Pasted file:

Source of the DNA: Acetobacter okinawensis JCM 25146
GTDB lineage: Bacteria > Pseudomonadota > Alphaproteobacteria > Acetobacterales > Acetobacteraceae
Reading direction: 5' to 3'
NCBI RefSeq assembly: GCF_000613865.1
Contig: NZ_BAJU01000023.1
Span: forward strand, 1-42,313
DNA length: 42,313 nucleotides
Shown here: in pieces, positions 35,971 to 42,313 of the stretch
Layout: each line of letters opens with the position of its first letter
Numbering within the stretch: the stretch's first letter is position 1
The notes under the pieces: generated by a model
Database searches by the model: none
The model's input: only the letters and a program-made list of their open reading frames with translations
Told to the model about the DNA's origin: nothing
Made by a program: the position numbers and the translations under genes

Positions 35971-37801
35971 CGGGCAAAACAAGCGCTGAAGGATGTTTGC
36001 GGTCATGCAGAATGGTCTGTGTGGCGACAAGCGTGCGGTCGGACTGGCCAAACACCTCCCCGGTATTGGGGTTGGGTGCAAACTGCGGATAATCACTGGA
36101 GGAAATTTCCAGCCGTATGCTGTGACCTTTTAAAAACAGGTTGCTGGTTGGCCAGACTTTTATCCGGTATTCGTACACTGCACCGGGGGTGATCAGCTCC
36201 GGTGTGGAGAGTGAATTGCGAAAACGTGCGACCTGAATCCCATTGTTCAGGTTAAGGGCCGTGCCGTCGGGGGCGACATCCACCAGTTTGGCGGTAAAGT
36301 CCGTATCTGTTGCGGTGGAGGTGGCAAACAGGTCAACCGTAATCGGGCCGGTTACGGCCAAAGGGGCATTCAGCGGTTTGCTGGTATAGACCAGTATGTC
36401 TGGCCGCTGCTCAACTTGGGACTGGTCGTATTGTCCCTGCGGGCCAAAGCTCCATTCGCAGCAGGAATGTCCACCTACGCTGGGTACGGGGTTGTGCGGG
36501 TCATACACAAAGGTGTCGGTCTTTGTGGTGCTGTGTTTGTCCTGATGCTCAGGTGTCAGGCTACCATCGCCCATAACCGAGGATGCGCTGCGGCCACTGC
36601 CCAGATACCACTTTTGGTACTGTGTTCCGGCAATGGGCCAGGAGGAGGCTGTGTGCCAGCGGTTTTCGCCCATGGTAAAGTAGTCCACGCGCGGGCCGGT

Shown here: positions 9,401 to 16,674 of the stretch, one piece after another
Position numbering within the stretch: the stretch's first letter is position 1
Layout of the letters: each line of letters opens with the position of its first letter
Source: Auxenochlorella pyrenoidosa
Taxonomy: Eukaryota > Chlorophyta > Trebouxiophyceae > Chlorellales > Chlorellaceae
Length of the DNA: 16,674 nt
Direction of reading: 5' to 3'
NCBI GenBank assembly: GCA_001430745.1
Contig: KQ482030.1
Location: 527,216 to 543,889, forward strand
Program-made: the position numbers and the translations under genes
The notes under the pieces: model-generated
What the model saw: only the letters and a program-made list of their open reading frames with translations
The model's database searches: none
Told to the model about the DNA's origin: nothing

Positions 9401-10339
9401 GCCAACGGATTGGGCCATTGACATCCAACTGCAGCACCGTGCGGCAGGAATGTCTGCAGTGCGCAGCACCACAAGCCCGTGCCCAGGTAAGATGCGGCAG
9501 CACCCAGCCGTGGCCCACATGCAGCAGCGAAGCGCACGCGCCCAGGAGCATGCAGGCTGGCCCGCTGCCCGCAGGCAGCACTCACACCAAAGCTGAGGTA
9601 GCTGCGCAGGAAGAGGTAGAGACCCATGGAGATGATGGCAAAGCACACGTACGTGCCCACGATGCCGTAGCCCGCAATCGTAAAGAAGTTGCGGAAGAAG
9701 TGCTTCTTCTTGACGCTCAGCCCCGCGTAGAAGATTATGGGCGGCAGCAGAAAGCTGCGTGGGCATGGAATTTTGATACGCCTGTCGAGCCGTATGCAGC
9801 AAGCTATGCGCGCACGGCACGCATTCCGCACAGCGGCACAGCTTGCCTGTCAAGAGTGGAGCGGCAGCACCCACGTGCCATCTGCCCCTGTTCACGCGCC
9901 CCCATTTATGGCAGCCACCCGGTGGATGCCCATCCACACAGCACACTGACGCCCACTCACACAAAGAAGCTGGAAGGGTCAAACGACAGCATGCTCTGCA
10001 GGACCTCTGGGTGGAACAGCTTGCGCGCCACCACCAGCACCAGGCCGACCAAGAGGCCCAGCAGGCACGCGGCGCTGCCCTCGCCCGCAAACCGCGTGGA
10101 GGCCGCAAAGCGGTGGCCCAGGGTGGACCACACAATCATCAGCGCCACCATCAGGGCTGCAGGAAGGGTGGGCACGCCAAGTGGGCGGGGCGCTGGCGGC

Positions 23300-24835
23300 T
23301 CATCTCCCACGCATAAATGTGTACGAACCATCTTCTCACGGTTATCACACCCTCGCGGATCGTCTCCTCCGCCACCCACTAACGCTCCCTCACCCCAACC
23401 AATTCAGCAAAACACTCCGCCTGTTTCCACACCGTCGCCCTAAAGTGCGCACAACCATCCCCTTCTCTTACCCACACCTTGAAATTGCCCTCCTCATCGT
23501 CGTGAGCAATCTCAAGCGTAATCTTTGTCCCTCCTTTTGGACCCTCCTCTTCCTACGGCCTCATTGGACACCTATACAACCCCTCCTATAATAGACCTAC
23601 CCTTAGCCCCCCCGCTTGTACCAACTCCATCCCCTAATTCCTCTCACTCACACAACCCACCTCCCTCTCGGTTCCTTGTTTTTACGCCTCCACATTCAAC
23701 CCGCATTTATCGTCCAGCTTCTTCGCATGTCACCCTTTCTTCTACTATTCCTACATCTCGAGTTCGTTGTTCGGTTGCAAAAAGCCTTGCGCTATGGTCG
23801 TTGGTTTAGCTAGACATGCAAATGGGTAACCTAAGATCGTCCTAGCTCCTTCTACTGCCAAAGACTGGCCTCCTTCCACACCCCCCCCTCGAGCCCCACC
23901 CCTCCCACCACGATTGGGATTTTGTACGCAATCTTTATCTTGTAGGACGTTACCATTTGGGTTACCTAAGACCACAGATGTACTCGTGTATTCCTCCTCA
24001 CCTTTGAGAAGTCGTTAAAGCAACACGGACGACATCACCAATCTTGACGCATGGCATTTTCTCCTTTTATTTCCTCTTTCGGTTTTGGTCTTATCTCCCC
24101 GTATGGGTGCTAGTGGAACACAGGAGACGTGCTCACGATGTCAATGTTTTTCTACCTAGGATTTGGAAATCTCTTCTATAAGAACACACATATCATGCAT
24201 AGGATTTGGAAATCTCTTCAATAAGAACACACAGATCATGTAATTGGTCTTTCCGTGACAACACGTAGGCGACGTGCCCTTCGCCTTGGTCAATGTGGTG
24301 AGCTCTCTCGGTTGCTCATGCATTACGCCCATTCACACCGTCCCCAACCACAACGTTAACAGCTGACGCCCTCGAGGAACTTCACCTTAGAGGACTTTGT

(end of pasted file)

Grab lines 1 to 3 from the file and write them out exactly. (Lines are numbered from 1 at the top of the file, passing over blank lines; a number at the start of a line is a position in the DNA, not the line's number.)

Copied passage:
Source of the DNA: Acetobacter okinawensis JCM 25146
GTDB lineage: Bacteria > Pseudomonadota > Alphaproteobacteria > Acetobacterales > Acetobacteraceae
Reading direction: 5' to 3'